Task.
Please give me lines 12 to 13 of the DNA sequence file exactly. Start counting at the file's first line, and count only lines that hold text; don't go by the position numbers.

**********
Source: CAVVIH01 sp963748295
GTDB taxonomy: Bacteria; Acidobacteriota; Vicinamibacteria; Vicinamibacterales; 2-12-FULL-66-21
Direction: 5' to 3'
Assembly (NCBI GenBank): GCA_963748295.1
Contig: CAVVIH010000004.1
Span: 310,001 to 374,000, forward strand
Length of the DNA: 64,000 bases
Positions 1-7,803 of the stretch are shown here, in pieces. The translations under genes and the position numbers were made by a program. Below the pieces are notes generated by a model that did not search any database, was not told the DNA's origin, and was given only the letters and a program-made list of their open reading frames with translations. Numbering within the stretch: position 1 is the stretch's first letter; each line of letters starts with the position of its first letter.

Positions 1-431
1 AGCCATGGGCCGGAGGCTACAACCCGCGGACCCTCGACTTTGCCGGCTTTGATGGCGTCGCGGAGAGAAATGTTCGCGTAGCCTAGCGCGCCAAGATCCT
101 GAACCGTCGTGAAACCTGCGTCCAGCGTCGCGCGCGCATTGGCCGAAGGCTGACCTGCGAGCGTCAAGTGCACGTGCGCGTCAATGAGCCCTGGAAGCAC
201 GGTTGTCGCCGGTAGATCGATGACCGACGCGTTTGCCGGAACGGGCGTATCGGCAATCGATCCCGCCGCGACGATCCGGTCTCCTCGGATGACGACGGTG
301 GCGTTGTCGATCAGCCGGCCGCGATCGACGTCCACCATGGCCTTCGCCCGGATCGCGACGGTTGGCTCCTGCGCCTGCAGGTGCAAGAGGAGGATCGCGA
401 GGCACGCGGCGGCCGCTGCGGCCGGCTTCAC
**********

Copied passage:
201 GGTTGTCGCCGGTAGATCGATGACCGACGCGTTTGCCGGAACGGGCGTATCGGCAATCGATCCCGCCGCGACGATCCGGTCTCCTCGGATGACGACGGTG
301 GCGTTGTCGATCAGCCGGCCGCGATCGACGTCCACCATGGCCTTCGCCCGGATCGCGACGGTTGGCTCCTGCGCCTGCAGGTGCAAGAGGAGGATCGCGA